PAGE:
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|Title:||Living in Fear of Revenge: Religious Minorities and the Right to Bear Arms in Fifteenth-Century Portugal||Contributor(s):||Soyer, Francois (author)||Publication Date:||2010||Handle Link:||https://hdl.handle.net/1959.11/26691||Abstract:||The enforcement of law and order presented an inextricable dilemma for the Crown in the fifteenth-century kingdom of Portugal. The rulers of Portugal were faced by the conflicting necessities of ensuring their subjects were sufficiently well-equipped to serve in their armies in the event of war whilst at the same time tackling the very real threat to public order posed by the proliferation of armed men throughout their kingdom. Significantly, the response of the Crown was never to seek to restrict the ownership of weapons but rather to regulate the right of individuals to carry them in public. Various laws instituted by Joao I (1385-1433) attempted to limit the right to bear arms-beyond royal officials- to knights and citizens of Lisbon. During the minority of Afonso V (1438-81), however, the regent Prince Pedro (d. 1449) liberalized the right to carry weapons publicly to include all free men on condition that no weapons were carried to be carried in public at night or used inappropriately. The only individuals who continued to be banned outright from bearing arms in public were clerics in holy orders, Jews and Muslims.1||Publication Type:||Book Chapter||Source of Publication:||Vengeance in the Middle Ages: Emotion, Religion and Feud, p. 85-103||Publisher:||Ashgate Publishing Limited||Place of Publication:||Surrey, England||ISBN:||9780754664215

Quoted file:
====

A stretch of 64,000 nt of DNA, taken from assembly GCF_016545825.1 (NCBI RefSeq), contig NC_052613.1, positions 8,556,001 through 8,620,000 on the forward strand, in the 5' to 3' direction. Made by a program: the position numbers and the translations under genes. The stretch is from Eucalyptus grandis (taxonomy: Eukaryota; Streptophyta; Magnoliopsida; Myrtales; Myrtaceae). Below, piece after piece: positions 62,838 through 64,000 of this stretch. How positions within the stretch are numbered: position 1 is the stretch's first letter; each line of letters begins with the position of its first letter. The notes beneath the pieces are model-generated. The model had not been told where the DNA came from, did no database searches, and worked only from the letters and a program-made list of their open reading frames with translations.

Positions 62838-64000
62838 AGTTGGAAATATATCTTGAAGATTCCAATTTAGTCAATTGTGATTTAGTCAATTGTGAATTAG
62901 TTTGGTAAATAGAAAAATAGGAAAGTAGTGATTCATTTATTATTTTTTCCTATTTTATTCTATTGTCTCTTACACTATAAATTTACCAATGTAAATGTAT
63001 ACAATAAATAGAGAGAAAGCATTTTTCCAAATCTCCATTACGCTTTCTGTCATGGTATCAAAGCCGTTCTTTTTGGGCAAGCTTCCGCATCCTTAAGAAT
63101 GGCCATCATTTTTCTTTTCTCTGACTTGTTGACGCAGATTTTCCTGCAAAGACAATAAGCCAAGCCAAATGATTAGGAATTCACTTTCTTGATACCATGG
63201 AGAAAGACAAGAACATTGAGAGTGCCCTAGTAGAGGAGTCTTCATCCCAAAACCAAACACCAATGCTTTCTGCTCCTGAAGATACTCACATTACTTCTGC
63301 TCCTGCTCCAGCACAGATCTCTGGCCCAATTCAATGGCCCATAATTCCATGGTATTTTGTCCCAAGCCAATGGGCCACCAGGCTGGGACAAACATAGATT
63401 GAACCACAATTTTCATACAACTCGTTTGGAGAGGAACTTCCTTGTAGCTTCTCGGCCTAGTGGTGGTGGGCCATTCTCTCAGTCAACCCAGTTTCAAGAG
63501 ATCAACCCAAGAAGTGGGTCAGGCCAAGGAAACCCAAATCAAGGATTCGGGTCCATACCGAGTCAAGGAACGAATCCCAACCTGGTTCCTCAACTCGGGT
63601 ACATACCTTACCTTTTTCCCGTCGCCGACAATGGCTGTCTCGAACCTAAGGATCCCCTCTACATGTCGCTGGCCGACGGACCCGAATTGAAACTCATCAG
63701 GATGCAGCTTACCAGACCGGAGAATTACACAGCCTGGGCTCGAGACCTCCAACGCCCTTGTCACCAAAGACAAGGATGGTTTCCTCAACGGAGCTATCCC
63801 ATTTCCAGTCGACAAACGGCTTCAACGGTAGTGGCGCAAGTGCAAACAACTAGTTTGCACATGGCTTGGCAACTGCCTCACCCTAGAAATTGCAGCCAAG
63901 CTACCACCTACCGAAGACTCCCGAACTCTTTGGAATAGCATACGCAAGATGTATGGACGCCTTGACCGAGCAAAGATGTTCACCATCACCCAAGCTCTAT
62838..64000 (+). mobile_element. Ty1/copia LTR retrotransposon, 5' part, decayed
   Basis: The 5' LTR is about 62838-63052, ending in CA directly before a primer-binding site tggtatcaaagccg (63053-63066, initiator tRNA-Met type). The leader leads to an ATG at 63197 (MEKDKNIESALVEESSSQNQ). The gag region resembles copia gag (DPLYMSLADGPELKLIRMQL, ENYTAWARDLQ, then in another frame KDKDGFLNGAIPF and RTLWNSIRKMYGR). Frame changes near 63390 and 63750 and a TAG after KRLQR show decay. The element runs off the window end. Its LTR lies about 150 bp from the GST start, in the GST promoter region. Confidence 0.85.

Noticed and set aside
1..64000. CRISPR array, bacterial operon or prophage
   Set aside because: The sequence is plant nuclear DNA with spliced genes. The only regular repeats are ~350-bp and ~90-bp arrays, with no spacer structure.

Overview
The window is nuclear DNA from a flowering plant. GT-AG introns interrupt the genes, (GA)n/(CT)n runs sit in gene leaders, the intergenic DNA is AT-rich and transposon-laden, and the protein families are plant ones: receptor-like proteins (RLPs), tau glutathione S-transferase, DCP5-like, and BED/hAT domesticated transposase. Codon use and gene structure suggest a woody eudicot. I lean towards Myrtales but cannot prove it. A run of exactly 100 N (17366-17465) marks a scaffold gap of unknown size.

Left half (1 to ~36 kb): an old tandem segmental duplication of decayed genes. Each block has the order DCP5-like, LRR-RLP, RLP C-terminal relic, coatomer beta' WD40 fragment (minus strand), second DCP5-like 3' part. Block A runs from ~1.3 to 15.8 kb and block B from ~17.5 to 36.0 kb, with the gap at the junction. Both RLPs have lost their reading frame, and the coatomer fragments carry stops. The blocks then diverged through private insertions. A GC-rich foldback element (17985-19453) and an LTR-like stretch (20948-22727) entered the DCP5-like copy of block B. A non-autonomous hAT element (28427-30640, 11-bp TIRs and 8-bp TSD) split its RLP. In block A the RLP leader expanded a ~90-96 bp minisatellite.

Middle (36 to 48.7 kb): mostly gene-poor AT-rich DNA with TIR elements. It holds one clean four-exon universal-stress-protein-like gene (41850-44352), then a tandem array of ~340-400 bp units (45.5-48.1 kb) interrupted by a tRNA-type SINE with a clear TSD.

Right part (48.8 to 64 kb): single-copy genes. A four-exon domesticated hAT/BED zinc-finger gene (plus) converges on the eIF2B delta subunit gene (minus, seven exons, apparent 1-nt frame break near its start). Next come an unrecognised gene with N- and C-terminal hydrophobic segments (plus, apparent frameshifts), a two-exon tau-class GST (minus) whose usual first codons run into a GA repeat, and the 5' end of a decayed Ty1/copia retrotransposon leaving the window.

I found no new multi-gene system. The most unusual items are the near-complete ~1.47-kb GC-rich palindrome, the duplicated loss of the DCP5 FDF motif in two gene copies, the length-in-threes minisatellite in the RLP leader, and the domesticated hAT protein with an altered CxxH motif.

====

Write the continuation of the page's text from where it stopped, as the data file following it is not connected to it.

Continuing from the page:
|Field of Research (FOR):||210307 European History (excl. British, Classical Greek and Roman)||HERDC Category Description:||B1 Chapter in a Scholarly Book|
|Appears in Collections:||Book Chapter|
School of Humanities, Arts and Social Sciences
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